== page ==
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For those of you who never visited the place, it was really different. It was the upstairs floor of an old, totally unimproved building that had at one time been a restaurant and technically in Maryland.
Yes! That's the building I remember. In '63 we were vacationing up north and I talked my old man into going there since we were in D.C. anyway.

While there I bought a clip for a Berthier carbine the old man had sent back from France during WWII. The idiot working there sold me a Carcano clip, and, as I didn't know any better, I went merrily on my way, thrilled that I had finally found a clip for the little Berthier.

When we got back to Florida, it immediately became apparent that the clip wasn't correct, so I sent it back to them and they sent me the proper clip, only it got smashed flat by the postal service in the mailer envelope they used. LOLLLL!!! (Actually, I managed to straighten it out, I still have it and it does work--)

Wasn't there a big warehouse across the street, too? I remember seeing some old guy with a 55 gallon drum full of P.38s in cosmoline, and he was dunking them in mineral spirits to clean them. (In my defense, the warehouse looked big to me at the time, which was 46 years ago, so memories tend to distort things a bit--)

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Old December 19, 2009, 05:52 AM   #16
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The '75' advantage was rapid fire !
Then there's the 'French 75' cocktail ! For after shooting relaxation !
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Old December 19, 2009, 07:03 AM   #17
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There were several warehouses in the area of Potomac Arms, which were part of Interarmco's business. Some were marked with large signs "small arms ammunition," which was certainly being up front with things. The signs are gone now and the neighborhood even more gentrified than it used to be.

I just did a little research to find that Hunter's Lodge (I was remembering it as Hunter's Haven) and Potomac Arms were both in business at the same time, both on Union Street, a block or two apart. I knew that at least one was in a different place but I've never bothered to actually run down the former addresses.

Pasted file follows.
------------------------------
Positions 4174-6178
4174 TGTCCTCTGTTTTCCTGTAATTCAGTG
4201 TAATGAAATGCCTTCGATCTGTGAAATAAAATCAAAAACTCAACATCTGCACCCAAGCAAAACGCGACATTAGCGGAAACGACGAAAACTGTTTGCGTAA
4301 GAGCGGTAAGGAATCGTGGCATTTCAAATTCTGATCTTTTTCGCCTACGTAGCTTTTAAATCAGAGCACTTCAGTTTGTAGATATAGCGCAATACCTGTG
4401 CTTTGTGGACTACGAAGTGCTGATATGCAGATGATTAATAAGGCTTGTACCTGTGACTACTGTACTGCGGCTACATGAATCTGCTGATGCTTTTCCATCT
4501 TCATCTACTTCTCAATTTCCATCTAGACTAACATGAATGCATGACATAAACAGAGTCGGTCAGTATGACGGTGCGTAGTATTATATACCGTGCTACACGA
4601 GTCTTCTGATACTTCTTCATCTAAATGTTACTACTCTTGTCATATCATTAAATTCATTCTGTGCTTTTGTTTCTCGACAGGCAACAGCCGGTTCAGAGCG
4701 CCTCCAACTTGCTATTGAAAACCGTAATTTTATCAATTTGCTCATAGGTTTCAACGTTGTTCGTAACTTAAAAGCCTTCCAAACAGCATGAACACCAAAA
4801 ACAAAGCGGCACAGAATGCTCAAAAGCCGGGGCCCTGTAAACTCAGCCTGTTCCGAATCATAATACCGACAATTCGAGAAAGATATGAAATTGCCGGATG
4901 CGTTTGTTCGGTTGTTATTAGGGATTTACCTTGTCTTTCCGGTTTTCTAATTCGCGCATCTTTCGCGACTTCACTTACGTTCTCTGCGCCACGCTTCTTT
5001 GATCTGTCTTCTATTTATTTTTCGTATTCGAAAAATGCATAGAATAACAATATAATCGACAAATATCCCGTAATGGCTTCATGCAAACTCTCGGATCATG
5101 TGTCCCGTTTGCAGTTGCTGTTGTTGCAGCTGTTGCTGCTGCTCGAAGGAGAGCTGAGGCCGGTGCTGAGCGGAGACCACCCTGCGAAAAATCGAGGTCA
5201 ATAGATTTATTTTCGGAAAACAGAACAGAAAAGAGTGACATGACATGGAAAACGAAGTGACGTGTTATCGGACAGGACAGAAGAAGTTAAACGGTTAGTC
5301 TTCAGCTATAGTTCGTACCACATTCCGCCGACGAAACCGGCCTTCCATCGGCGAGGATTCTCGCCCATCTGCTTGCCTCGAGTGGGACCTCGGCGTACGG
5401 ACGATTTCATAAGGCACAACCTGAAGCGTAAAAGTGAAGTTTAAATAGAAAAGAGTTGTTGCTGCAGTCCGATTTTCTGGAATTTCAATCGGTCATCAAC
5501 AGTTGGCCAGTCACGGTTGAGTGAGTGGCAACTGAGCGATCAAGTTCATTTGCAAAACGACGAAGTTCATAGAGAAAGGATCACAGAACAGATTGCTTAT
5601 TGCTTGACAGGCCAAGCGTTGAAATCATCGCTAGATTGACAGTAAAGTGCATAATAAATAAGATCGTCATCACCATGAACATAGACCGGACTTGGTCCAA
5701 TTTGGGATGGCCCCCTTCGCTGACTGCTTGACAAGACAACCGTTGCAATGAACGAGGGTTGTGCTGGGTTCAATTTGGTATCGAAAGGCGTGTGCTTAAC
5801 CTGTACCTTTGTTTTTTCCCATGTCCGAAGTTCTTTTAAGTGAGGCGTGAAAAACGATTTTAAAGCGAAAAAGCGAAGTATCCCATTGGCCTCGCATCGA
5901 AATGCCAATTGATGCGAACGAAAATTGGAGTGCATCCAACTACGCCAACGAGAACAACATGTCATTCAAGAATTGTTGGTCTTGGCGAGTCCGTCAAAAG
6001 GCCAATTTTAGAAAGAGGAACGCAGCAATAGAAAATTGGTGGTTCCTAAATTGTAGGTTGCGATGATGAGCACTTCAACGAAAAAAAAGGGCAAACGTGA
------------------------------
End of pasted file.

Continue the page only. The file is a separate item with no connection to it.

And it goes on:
I took those notes from an issue of Guns magazine from July 1959. There were already letters from readers mentioning how they were buy up guns and ammunition just to be ready for possible invasions. One only had one centerfire handgun, a .45 single action but he had a K22 to practice with. He had a Winchester 94, all he could afford, he said. The other man had two high powered rifles, one being an 03 Springfield for which he had 40 rounds of ammuntion and he had 80 rounds for the other rifle.

So people are still worried about that but it sounds like their responses, those two men anyway, were rather modest, but serious.
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Old December 19, 2009, 07:06 AM   #18
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Not just rapid fire.

The 75 also had the world's first truly effective hydro-pneumatic recoil arrestor system. That contributed mightily towards the high rate of fire in that the gun didn't have to be relaid after every shot, but it also contributed to the gun's reputation for high accuracy.
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Old December 22, 2009, 05:02 PM   #19
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Ye Olde Hunter

BlueTrain, thanks for reminding me of many happy hours spent browsing thru Hunters Haven in Alexandria. Rows & rows of milsurp rifles, & of course the anti-tank guns & cannons outside.
We lived in Falls Church in 1962, & I'd scurry down there every chance I got.
Finances were tight, so browsing was about all I could do.
But I still have the Italian 1889 Bodeo revolver I bought there, with $10 I managed to put together --- there was a big wooden crate on the counter, full of them. $10 -- those were the days.

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Old December 26, 2009, 06:34 PM   #20
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But I still have the Italian 1889 Bodeo revolver I bought there, with $10 I managed to put together
Remember the lamps they made out of them?